Scientific Opinion on the re-evaluation of riboflavin (E 101(i)) and riboflavin-5′-phosphate sodium (E 101(ii)) as food additives


Panel on Food Additives and Nutrient Sources Added to Food
EFSA Journal
EFSA Journal 2013;11(10):3357 [49 pp.].
Panel Members
Fernando Aguilar, Riccardo Crebelli, Birgit Dusemund, Pierre Galtier, David Gott, Ursula Gundert-Remy, Jürgen König, Claude Lambré, Jean-Charles Leblanc, Pasquale Mosesso, Alicja Mortensen, Agneta Oskarsson, Dominique Parent-Massin, Martin Rose, Ivan Stankovic, Paul Tobback, Ine Waalkens-Berendsen, Ruud Woutersen and Matthew Wright.

The Panel wishes to thank the members of the Working Group “A” Food Additives and Nutrient Sources: Nawel Bemrah, Pierre Galtier, Rainer Gürtler, Ursula Gundert-Remi, Claude Lambré, John Christian Larsen, Jean-Charles Leblanc, Pasquale Mosesso, Dominique Parent-Massin, Ivan Stankovic, Christina Tlustos and Matthew Wright for the preparatory work on this scientific opinion.

Opinion of the Scientific Committee/Scientific Panel
On request from
European Commission
Question Number
12 September 2013
Published in the EFSA Journal
22 October 2013
European Food Safety Authority (EFSA), Parma, Italy

The EFSA ANS Panel provides a scientific opinion re-evaluating the safety of riboflavin (E 101(i)) and riboflavin-5′-phosphate sodium (E 101(ii)) which are authorised as food additives in the EU and have been previously evaluated by JECFA and by the SCF. JECFA allocated a group ADI for riboflavin and riboflavin-5′-phosphate sodium of 0–0.5 mg/kg bw/day. The SCF considered that the use of riboflavin-5′-phosphate sodium as a food colour should not alter significantly the average daily intake of riboflavin for which no ADI was established. The Panel was not provided with a newly submitted dossier and based its evaluation on previous evaluations, additional literature that became available since then and the data available following a public call for data. The Panel considered that riboflavin-5′-phosphate sodium is rapidly dephosphorylated to free riboflavin in the intestinal mucosa and then metabolised using normal metabolic pathways. The Panel noted that no adverse effects were observed in two 90-day studies in rat and that riboflavin and riboflavin-5′-phosphate do not raise concern with respect to genotoxicity. The Panel also noted that there are limited data from clinical studies, in which no significant adverse effects were reported. The Panel considered that the use of riboflavins as food additives will result in an exposure above that from the regular diet and that the available database is insufficient to assess whether potential high intakes from all combined sources cause adverse effects or not. Due to the absence of carcinogenicity/chronic toxicity studies and lack of relevant reproductive and developmental toxicity studies, the Panel considered that it is not appropriate to allocate an ADI. The Panel concluded, despite the uncertainties in the database, that riboflavin (E 101(i)) and riboflavin-5′-phosphate sodium (E 101(ii)) are unlikely to be of safety concern at the currently authorised uses and use levels as food additives.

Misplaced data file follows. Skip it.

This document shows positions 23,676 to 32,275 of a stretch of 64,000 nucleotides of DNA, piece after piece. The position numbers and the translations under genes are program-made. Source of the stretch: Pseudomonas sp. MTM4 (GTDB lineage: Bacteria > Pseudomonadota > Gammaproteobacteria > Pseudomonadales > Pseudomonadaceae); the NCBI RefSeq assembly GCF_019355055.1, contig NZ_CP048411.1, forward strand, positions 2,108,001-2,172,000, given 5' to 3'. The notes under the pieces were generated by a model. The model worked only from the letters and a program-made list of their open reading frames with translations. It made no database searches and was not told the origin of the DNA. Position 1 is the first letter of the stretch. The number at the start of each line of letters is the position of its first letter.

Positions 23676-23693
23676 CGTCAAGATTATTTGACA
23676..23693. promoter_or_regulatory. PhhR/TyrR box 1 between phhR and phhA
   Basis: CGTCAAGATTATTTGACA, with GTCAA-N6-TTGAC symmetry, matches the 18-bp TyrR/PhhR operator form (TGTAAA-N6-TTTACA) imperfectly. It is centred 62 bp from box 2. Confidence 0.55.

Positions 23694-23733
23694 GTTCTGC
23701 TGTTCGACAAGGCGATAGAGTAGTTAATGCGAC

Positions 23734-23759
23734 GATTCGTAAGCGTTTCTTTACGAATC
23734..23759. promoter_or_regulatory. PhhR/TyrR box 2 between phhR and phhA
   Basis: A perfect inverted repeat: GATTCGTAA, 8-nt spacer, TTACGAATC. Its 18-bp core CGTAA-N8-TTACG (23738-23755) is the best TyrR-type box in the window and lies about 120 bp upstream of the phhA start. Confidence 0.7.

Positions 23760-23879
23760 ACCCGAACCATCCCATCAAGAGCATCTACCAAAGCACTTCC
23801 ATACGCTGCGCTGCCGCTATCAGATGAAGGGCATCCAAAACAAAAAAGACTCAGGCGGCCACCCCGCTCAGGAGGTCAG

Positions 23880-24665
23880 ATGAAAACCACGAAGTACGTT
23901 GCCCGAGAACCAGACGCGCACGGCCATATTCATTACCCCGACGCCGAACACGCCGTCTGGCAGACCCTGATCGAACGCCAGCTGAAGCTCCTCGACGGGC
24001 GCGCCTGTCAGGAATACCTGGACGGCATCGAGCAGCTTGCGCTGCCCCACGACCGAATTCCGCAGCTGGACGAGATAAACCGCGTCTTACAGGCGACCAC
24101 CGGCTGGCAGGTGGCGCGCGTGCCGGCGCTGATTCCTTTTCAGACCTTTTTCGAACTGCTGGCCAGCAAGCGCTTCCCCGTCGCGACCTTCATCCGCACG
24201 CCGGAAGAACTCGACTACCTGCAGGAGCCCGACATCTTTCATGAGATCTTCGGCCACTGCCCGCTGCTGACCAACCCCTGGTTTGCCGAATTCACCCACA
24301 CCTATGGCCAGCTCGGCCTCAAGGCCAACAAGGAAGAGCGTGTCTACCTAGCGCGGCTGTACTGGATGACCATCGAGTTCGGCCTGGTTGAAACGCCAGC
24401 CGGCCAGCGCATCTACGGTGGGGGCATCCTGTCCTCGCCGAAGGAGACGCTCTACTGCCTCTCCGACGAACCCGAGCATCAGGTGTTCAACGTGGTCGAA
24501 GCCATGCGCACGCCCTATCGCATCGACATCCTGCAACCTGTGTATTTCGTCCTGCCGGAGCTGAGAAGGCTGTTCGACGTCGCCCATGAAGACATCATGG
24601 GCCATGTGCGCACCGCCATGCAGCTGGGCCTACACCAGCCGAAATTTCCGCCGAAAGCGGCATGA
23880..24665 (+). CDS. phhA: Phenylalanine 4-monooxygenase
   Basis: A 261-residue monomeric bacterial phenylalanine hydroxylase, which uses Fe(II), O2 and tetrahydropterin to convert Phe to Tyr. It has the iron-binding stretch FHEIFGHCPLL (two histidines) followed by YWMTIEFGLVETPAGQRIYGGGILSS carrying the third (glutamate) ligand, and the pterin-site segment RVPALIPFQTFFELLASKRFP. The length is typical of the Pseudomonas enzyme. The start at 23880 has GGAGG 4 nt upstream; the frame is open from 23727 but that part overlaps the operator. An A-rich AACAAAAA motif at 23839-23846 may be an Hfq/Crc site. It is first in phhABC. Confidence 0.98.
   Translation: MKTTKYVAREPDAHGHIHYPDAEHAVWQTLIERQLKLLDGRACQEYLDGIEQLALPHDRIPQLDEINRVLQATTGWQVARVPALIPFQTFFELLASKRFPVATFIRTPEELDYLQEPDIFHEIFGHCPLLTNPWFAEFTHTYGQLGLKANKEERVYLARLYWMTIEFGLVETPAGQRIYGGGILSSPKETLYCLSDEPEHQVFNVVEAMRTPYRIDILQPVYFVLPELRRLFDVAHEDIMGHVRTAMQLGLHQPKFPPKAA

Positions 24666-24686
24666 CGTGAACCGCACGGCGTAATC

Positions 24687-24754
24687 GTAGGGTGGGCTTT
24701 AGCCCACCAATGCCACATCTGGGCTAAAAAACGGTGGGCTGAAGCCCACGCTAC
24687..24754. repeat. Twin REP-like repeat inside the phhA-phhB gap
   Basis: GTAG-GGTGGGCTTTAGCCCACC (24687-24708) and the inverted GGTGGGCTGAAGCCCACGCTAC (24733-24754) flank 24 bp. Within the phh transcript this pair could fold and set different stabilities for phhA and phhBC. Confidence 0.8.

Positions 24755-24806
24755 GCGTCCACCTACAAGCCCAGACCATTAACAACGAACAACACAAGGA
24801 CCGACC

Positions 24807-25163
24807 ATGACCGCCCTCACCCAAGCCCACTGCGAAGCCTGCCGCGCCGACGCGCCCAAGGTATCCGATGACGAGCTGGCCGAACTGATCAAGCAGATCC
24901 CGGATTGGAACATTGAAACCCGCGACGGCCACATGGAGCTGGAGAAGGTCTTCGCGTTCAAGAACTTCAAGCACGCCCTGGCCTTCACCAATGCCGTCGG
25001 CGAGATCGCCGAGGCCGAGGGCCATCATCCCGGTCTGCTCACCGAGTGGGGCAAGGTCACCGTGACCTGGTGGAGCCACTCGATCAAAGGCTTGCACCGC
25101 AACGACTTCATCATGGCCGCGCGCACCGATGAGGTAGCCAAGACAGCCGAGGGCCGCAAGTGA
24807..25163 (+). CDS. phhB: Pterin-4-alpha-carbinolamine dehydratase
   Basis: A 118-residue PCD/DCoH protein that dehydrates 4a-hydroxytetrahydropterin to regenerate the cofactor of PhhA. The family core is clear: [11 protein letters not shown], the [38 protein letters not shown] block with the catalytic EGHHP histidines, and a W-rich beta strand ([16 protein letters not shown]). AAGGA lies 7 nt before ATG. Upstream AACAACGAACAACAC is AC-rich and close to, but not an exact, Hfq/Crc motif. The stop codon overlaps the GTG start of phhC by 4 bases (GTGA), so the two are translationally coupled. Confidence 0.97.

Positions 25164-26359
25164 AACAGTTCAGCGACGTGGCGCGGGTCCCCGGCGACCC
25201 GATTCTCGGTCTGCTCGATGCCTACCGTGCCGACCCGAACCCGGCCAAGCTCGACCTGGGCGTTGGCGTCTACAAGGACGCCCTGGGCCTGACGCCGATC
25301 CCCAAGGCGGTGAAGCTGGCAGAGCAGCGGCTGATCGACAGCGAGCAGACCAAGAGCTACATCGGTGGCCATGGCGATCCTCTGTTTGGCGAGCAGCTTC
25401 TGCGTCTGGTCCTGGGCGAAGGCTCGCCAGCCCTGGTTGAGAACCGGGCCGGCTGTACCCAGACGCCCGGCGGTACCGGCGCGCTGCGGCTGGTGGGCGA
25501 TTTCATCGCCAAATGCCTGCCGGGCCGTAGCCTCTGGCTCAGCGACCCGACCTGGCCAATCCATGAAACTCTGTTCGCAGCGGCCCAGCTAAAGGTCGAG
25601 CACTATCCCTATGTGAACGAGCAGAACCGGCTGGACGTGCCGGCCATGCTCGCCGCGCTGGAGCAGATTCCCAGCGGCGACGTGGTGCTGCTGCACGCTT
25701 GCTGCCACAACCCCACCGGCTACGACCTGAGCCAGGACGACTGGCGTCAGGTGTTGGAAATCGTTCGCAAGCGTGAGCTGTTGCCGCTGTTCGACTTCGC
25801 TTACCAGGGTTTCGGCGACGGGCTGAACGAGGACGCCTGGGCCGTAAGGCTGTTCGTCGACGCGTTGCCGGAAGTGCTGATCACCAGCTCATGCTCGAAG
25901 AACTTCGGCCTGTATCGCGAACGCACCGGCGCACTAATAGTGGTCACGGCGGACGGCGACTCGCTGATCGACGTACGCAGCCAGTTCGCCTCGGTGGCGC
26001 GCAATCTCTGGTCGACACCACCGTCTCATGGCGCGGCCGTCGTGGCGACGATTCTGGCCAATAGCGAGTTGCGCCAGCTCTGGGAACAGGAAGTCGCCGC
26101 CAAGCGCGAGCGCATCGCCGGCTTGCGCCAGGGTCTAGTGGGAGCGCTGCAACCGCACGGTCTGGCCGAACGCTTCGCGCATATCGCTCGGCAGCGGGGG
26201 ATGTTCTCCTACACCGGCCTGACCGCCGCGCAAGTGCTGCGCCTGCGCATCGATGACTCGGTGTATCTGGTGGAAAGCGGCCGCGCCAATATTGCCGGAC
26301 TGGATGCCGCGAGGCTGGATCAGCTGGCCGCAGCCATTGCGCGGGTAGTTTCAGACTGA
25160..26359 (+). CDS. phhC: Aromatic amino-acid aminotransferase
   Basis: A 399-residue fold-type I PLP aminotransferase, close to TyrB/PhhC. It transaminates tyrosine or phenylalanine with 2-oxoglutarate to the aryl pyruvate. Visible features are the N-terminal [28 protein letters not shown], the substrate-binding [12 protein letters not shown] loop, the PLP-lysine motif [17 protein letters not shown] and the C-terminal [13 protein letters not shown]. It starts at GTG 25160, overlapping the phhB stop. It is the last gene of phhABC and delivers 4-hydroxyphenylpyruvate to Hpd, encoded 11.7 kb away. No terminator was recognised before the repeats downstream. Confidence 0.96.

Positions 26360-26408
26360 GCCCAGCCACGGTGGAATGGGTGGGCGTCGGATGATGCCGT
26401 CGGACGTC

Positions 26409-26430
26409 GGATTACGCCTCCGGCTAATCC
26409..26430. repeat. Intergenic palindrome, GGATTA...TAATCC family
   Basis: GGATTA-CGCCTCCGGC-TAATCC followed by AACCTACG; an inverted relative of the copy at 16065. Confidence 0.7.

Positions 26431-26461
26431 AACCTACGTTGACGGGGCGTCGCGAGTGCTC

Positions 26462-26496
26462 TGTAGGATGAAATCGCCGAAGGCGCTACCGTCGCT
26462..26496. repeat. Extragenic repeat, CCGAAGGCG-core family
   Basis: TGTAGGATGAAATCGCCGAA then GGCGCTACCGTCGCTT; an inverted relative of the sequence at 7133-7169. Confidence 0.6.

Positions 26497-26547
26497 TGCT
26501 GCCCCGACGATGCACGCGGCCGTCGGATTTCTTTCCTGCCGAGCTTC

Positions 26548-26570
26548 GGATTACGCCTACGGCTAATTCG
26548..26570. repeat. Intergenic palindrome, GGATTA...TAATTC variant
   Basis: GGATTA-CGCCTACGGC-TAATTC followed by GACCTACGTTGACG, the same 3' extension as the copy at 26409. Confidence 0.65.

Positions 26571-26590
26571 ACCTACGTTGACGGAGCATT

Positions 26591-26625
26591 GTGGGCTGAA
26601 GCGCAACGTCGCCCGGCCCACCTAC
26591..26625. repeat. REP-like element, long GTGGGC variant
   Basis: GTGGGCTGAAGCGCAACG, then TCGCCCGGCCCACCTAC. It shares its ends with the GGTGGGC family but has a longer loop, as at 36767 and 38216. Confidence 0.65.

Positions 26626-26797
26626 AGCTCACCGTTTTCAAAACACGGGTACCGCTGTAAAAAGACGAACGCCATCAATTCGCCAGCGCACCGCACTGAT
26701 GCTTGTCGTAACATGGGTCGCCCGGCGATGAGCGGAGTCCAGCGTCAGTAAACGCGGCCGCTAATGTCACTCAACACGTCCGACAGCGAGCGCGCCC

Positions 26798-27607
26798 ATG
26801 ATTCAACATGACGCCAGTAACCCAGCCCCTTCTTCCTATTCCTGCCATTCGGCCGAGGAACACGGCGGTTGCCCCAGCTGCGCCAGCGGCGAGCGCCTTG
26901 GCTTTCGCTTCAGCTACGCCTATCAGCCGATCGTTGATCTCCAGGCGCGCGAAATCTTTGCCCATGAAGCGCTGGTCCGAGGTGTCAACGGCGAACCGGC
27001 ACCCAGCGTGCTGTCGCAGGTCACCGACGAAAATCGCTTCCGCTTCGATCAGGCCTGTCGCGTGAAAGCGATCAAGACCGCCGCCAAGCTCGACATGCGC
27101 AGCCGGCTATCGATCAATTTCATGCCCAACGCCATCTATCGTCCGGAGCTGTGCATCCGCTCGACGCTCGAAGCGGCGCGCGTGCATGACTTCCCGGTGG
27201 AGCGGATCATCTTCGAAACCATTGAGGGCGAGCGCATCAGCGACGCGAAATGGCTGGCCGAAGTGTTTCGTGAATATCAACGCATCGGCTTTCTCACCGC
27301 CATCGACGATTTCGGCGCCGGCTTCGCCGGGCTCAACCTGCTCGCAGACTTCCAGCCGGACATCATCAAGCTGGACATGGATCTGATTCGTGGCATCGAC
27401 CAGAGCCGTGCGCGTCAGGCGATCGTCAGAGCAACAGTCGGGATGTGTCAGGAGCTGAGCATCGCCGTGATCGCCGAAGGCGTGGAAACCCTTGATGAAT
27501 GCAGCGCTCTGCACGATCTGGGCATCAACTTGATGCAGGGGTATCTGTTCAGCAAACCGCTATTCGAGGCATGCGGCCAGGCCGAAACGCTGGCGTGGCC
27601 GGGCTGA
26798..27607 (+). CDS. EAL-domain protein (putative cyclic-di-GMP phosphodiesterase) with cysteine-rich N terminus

riboflavin, riboflavin-5′-phosphate, E 101, CAS Registry Number 83-88-5, CAS Registry Number 130-40-5, food additive, food colour
Print on demand
Number of Pages